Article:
Here’s a nice review from the NY Journal Of Books…!
In S’Mother: The Story of a Man, His Mom and the Thousands of Altogether Insane Letters She’s Mailed Him, Adam Chester recounts a lifetime of humiliating circumstances suffered at the hands of his strange and bizarrely random mother—as well as the thousands of outlandish, often disjointed, letters he received once he could get far enough away.
Adam’s story begins with a recounting of a day in seventh grade when his mother wandered through the boys’ locker room, loudly bleating her son’s name and ignoring the smattering of huddled, semi-naked pre-pubescent boys in her proximity.
One would assume something awful had happened—perhaps the accidental death or dismemberment of a family member—the only possible reason that someone’s mother would be screaming her son’s name in the boys locker room. Under normal circumstances, in anybody else’s life, this might be the case—just not in Adam Chester’s world. Indeed, nobody had died; Mrs. Chester simply wanted to deliver a sweater to her son in case it rained.
After going off to college 3,000 miles away where he majored in music, Adam began getting a slew of strange postcards, cryptic notes, and sometimes wordless letters, carrying random admonishments, bizarre accusations, and often funny life tips—though perhaps not funny at the time. Adam’s resultant compilation of these pulpy treasures now provides hours of endless entertainment for the rest of us.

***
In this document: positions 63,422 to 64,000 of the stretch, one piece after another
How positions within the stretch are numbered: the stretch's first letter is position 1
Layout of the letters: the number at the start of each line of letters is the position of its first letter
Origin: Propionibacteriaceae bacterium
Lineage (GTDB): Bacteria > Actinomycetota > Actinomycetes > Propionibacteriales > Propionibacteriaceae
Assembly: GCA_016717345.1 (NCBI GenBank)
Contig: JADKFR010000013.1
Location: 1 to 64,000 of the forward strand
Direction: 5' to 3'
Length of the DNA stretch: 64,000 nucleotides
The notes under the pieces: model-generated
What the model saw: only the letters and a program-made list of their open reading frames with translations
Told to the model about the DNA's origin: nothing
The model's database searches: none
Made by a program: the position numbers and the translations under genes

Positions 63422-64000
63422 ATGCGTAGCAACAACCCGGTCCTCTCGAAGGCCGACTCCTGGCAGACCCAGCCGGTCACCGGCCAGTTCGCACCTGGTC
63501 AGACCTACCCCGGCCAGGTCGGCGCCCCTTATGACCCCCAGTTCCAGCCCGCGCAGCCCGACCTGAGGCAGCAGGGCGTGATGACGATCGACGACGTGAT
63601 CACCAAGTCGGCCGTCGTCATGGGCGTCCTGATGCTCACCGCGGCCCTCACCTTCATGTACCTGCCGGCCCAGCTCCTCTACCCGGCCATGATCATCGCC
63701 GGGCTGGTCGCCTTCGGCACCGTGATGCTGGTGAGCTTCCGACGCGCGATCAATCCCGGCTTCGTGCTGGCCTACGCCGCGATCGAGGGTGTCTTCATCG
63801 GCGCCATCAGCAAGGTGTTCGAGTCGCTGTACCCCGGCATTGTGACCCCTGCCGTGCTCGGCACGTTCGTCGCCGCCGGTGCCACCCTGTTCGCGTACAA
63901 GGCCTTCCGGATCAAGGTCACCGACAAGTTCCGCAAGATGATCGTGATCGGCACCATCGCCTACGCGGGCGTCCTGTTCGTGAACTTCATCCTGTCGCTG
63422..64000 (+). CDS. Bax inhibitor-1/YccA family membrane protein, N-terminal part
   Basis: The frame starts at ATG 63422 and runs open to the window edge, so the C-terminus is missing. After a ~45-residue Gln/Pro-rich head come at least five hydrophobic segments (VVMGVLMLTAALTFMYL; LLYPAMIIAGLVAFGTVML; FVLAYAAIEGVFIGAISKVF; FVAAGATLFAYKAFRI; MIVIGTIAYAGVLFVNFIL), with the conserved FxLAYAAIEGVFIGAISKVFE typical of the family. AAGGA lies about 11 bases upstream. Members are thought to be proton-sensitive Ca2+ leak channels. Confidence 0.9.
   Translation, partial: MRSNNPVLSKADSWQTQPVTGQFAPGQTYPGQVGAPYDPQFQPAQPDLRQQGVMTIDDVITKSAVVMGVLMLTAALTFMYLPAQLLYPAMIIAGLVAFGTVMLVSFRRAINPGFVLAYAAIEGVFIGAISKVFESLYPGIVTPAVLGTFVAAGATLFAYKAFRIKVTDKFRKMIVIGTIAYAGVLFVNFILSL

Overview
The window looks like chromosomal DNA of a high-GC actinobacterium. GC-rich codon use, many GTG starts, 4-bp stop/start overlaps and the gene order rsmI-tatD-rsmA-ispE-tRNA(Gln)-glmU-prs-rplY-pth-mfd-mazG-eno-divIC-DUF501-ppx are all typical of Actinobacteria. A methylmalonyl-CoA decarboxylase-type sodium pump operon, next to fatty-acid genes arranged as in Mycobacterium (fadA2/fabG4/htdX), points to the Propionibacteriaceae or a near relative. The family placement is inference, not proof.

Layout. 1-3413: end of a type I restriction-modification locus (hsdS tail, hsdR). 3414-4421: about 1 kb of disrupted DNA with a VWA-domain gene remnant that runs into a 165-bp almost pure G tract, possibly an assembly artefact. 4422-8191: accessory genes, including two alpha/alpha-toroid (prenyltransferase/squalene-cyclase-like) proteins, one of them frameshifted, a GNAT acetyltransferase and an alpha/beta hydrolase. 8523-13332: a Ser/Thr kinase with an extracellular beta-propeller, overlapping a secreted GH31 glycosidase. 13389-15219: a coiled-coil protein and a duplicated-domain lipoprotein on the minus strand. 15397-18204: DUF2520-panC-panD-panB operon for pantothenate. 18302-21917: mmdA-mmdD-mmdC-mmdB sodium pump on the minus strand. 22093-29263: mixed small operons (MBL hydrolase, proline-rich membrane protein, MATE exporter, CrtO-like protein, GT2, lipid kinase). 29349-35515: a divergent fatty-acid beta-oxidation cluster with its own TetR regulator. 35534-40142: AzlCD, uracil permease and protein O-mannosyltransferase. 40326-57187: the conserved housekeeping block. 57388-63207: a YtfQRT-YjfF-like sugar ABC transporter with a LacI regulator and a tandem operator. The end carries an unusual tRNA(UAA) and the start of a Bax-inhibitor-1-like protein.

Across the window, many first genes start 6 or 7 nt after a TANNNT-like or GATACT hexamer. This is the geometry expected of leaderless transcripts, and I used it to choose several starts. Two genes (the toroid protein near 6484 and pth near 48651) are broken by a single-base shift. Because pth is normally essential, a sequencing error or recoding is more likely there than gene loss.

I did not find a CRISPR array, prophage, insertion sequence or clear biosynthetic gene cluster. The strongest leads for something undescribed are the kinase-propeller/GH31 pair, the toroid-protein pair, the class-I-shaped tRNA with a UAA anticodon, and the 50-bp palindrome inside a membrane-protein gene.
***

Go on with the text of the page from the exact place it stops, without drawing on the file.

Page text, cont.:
Sadly, for Adam, interaction with his mother didn’t remain on paper for long. After he was in a fairly serious car accident, Mrs. Chester did what any mother would do: She flew out to care for her son; however, it was done in the way that only “Adam’s mom” could do it—she installed herself in his dorm room. With his roommates. For months.
Luckily for Adam, his mother was not the sum total of his existence; he still managed to have a few high points in life: including a video debut on MTV and as the piano-playing stand-in for Elton John (his childhood idol) concert rehearsals.
Now happily married with two children, Adam and his wife can cling to each other as they nervously laugh about the past, while holding on to their one hope for the future—that the senior Mrs. Chester never learns how to text.
Reviewer Renee C. Fountain is a publishing industry veteran, freelance writer, and book scout for a well-known television network.